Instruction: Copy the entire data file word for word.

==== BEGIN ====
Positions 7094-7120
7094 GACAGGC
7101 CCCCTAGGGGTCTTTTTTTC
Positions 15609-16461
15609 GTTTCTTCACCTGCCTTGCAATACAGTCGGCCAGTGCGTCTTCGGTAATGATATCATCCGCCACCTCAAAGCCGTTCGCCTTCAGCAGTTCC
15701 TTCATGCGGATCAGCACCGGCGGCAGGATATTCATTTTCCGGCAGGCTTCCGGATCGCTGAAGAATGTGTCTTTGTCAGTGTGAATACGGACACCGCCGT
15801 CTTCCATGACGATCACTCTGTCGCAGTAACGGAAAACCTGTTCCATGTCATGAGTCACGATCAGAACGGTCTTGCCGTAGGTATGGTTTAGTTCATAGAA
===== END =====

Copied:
Positions 7094-7120
7094 GACAGGC
7101 CCCCTAGGGGTCTTTTTTTC
Positions 15609-16461
15609 GTTTCTTCACCTGCCTTGCAATACAGTCGGCCAGTGCGTCTTCGGTAATGATATCATCCGCCACCTCAAAGCCGTTCGCCTTCAGCAGTTCC
15701 TTCATGCGGATCAGCACCGGCGGCAGGATATTCATTTTCCGGCAGGCTTCCGGATCGCTGAAGAATGTGTCTTTGTCAGTGTGAATACGGACACCGCCGT
15801 CTTCCATGACGATCACTCTGTCGCAGTAACGGAAAACCTGTTCCATGTCATGAGTCACGATCAGAACGGTCTTGCCGTAGGTATGGTTTAGTTCATAGAA